The concept of our WM model operation is schematically summarized in Figure 13. Composed of two building blocks, e.g., fast-spiking neurons and slow astrocytes, the proposed memory architecture eventually demonstrated synergetic functionality in loading information and its readout by the neuronal block and storage implemented by the astrocytes. In contrast with solely neuronal circuit models where memory is encoded in synaptic connections and their plasticity, which inevitably leads to the problem of overlapping, our model splits functionality using astrocytes as a pool for stored patterns. Even with significant overlaps, they can be successfully retrieved due to coherent synaptic modulations by the astrocytes and synchronous neuron firing, which provide the selectivity. When the memory is maintained at the time scale of calcium elevation in astrocytes, the synapses are not specifically modulated and theoretically can be employed for other tasks. Note also that the memory is transient with no long-lasting changes in structure and parameters. Thus, new information can be successfully uploaded and stored without interference of traces of previously memorized information. Complete memory overwrite interval is estimated at several seconds and is also defined by the duration of astrocyte activations. The circuit in Figure 13 can be also treated as a building block for functional spiking neuron networks (SNN) which are now intensively discussed in the IT community as an alternative to artificial neural networks (ANNs) used in machine learning and artificial intelligence. Theoretically, SNNs as more accurate models of brain circuits are believed to be much more powerful than traditional formal networks in processing efficiency. However, learning and memory algorithms working well in ANNs can not be directly translated to spiking neurons representing, in fact, analogous dynamical systems. We hypothesized that astrocytes may be a missing block in the implementation of learning and memory in SNNs as systems to solve information processing tasks.

FIGURE 13
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Figure 13. Concept of WM operation in the spiking neuron network model accompanied by astrocytes.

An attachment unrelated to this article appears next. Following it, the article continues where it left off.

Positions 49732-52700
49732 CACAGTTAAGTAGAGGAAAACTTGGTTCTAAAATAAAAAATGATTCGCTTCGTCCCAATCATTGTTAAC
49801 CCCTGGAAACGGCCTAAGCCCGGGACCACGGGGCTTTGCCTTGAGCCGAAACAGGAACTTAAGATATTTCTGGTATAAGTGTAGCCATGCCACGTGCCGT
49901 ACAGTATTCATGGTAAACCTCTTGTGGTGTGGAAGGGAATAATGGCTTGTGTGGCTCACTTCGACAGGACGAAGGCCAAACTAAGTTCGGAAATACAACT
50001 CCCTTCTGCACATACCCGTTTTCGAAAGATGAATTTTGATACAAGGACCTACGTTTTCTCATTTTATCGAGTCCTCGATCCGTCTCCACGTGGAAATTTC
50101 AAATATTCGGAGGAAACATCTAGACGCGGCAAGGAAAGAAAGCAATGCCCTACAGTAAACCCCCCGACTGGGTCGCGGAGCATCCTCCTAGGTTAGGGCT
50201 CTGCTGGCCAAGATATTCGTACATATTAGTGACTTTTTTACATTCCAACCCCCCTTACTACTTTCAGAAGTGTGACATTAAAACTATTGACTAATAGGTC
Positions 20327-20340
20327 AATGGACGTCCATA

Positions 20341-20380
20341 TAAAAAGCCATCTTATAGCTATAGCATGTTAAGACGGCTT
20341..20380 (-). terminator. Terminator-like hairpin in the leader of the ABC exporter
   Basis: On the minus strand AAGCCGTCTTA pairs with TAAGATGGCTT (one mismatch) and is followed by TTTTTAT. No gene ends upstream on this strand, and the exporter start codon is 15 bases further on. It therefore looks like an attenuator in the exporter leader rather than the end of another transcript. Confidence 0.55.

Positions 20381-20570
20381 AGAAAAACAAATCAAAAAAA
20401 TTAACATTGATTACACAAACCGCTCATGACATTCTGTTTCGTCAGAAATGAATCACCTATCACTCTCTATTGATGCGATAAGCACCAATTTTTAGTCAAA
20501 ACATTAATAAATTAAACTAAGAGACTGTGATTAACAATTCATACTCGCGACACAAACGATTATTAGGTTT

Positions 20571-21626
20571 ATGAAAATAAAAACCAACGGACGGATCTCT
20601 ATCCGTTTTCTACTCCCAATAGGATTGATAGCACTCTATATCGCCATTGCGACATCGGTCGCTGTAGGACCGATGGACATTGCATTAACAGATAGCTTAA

The proposed model clearly confirms the theoretical hypothesis that astrocytic modulation of synaptic transmission can be involved in the formation of functional cortical WM. We show that the potentiation of excitatory synapses induced by the glutamate released from astrocytes could serve as a possible molecular mechanism for WM. Stages of multi-item WM, which include loading, storage, and cued recall, manifest in brief oscillatory bursts, which are functionally similar to WM activity in nonhuman primate PFC (Lundqvist et al., 2016) rather than sustained neuron spiking. Interestingly, the activity of the neuron-astrocyte network corresponding to a memorized pattern exhibits a sufficient degree of stability, which ensures memory retention despite the presence of significant overlaps in the stimulus-specific subnetworks.

Needless to say the astrocyte-induced modulation of synaptic transmission proposed in this study as a mechanism for WM organization does not exclude but rather complements other synaptic and neural plasticity mechanisms (fast Hebbian synaptic plasticity/short-term synaptic plasticity, facilitation, augmentation, dendritic voltage bistability, etc.) and may well act in parallel to them.

On the one hand, there has been much experimental evidence that astrocytes contribute to synaptic plasticity, coordination of neural network oscillatory activity, and memory function (Santello et al., 2019). It was shown recently that astrocytic impact is circuit-specific (Martin et al., 2015) and stimulus-specific (Mariotti et al., 2018). Improved Ca2+ imaging approaches have identified a spatiotemporal diversity of astrocytic signals that may underlie the capacity of astrocytes to encode and process different patterns of activation (Bindocci et al., 2017; Stobart et al., 2018). Besides, the temporal scale of the astrocytic calcium dynamics and dynamics of the neuron-astrocyte bidirectional communication including the effects of astrocytic influence on synaptic plasticity fit very well in the timing required in WM processes.

On the other hand, the ongoing intense debate about principles of WM organization challenges the canonical theory of persistent delay activity in network attractors with recurrent excitation (Bouchacourt and Buschman, 2019) and offers alternative models incorporating different biophysical network mechanisms of WM (Barak and Tsodyks, 2014; Lundqvist et al., 2018). The principal reasons for such a debate are the reexamination of experimental data, which show a large heterogeneity in delay neuronal activity during WM tasks (Stokes et al., 2013). A non-classical WM model includes short-term synaptic plasticity (Mongillo et al., 2008; Hansel and Mato, 2013), the balance of inhibition and excitation (Boerlin et al., 2013), NMDA currents affecting on the neuronal excitability (Durstewitz, 2009), and other parameters. These models, however, have a number of shortcomings: inability to describe encoding of novel associations in synaptic facilitation-based models; unclear mechanisms for achieving precise tuning of recurrent excitation and inhibition; and the time constant of the NMDA receptor is appropriate to maintain memories for 1–5 s, but not for longer. The investigation of the synaptic mechanisms underlying WM is an ongoing process. Therefore, incorporation of astrocytes as spatiotemporal integrators and modulators of synaptic transmission in neural network models may help advance the theoretical framework of WM encoding and maintenance mechanisms.